The Chronicles of Narnia (by C. S. Lewis) is a true classic of Christian literature, but don't let that scare you off! The stories in this 7 book series follow several groups of children as they encounter the world of Narnia, a world of fantasy and magic in which the great themes of the Bible (such as salvation, creation and God's absolute faithfulness) are explored. If you don't fall in love with Aslan, your heart is made of tin. While listed as for ages 9-12, my 7 year old first-grader (at the time) was spell-bound, and I confess at thirty-something I enjoyed them just as much. Recommended.

Each book in the adult Left Behind series (by Jerry B. Jenkins and Tim F. LaHaye) was a best seller in its time, and my wife and I have read each of them as it became available. The kid's version follows teenagers who are related to (and interact with) characters from the adult series, as they struggle to survive during the Tribulation. The characters are engaging, the challenges inspiring, and the message right on target. Now our whole family waits impatiently for the next book in both series to be released!

I have to confess that I'm a huge fan of the Little Golden Books, particularly the early ones (before the Disney influence homogenized them to death). I have a collection of over 200 that I have picked up from garage sales, flee markets, and one 49 cent fire sale at Target. My all-time favorite children's book is in this series: Home for a Bunny (by Margaret Wise Brown, illustrated by Garth Williams). Other favorites include Timothy Tiger's Terrible Toothache (by Jan Wahl), The Snoring Monster (by David L. Harrison), The Cat that Climbed the Christmas Tree (by Susanne Santoro Whayne), and Bettina the Ballerina (by Mary Alexandra Nelson).

Charlie and the Chocolate Factory (by Roald Dahl) is a wonderful and entertaining book. The movie version (Willy Wonka and the Chocolate Factory) is also one of my favorite movies of all time. However, Charlie and the Great Glass Elevator (the sequel to the book) did not live up to the quality of the original. Drats.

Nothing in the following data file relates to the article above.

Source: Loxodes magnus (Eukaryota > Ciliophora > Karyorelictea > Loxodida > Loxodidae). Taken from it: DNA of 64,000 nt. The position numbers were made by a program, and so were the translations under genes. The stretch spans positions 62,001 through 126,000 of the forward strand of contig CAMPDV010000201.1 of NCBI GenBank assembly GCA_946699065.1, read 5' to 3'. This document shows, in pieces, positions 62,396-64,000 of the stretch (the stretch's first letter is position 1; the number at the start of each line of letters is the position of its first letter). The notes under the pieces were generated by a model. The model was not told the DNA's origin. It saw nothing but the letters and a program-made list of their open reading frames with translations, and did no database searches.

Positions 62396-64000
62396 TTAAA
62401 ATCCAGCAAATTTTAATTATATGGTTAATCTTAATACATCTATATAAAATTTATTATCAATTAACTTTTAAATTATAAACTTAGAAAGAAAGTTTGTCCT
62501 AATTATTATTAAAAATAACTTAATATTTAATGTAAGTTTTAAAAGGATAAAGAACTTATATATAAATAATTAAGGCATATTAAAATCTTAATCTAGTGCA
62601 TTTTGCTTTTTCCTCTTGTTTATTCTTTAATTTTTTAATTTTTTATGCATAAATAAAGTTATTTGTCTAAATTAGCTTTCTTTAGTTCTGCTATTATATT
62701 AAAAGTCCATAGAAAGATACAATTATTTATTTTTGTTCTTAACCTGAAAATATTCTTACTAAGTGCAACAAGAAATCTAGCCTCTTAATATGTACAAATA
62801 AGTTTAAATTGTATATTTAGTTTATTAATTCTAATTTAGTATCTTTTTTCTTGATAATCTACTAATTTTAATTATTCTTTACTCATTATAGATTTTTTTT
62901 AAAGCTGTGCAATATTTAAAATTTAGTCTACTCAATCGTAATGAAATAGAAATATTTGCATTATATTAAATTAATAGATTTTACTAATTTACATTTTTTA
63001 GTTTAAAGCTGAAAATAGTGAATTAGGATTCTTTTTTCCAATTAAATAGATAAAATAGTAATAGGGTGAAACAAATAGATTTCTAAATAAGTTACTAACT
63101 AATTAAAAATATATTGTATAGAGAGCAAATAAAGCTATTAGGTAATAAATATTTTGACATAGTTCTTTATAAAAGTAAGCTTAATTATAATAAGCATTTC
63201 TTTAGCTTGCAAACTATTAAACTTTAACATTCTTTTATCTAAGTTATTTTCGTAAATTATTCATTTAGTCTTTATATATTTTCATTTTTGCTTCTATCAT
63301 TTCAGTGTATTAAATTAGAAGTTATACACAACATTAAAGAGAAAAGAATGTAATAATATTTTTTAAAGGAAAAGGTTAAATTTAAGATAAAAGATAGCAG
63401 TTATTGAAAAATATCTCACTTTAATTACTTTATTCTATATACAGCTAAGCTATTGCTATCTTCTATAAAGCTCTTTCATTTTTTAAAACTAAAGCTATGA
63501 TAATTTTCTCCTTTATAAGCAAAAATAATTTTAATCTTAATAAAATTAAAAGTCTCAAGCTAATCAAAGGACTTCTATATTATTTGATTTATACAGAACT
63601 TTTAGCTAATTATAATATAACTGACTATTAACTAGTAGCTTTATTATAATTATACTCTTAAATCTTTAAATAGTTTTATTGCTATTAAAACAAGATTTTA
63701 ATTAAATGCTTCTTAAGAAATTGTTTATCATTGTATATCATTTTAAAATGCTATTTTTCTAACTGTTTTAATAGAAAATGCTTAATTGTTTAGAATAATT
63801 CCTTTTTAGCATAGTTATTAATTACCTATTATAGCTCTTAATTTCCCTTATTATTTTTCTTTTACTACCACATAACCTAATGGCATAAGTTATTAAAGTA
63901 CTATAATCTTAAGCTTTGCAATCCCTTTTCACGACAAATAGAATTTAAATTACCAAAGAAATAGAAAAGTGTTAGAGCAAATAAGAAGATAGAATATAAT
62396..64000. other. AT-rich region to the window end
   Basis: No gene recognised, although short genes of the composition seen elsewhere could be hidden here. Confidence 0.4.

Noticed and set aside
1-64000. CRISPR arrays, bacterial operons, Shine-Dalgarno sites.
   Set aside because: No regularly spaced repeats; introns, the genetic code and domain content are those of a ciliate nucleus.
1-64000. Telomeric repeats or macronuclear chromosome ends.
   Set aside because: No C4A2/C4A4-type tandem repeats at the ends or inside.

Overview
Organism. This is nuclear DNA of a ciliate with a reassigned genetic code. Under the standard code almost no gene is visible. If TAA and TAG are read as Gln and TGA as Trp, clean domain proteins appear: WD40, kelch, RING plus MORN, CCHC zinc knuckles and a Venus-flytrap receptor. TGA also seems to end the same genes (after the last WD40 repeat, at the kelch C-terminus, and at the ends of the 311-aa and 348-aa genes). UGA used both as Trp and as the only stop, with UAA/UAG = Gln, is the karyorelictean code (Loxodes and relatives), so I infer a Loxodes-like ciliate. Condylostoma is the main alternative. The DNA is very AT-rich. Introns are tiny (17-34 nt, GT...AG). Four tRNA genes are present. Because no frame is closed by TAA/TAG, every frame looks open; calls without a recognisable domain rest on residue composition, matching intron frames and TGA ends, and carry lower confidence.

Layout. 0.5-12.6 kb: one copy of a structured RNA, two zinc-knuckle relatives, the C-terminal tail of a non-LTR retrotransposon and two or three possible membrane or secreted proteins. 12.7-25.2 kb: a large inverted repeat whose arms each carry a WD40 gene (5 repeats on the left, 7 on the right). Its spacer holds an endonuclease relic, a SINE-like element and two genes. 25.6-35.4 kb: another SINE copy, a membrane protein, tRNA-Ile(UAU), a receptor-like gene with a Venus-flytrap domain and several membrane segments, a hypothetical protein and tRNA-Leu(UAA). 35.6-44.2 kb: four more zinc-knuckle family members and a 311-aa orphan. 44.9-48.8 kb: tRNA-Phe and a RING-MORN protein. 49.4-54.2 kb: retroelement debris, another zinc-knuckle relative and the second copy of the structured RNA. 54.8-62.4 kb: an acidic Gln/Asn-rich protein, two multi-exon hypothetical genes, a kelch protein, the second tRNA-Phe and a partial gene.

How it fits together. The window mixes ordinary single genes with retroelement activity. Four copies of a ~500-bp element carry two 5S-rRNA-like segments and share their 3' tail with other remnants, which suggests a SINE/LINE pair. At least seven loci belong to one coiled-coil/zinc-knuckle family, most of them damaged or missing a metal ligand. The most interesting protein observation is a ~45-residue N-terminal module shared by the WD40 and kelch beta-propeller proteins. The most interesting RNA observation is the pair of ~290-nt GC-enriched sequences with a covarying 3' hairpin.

We have also read with pleasure the "traditional" series of Encyclopedia Brown, Boxcar Children, and Baby-Sitters Club (with Little Sisters). I enjoyed the Hardy Boys series when I was young, but the new books somehow lost Franklin W. Dixon's clean plotting by shooting for sophistication.

Secondary (ages 13+)

My (then) 14 year old had no problem following the adult Left Behind series (by Jerry B. Jenkins and Tim F. LaHaye), as they don't have quite the intellectual depth of (say) C. S. Lewis.

Since Encyclopedia Brown has been so popular around the house, we also read Five Minute Mysteries (by Ken Weber) and its sequels. Most were clever (we solved a few), a few we considered somewhat unfair to the reader.

If you are fortunate enough to read to an older teenager, I would highly recommend John Grisham's The Testament. While you will have to "read around" a few unacceptable words, it is encouraging to see a #1 ranked novel in America so clearly present the plan of salvation and its effects on the main character (who is truly a modern American!). Besides, I think my daughter rather enjoys my on-the-fly "translation" of unacceptable words into something more appropriate.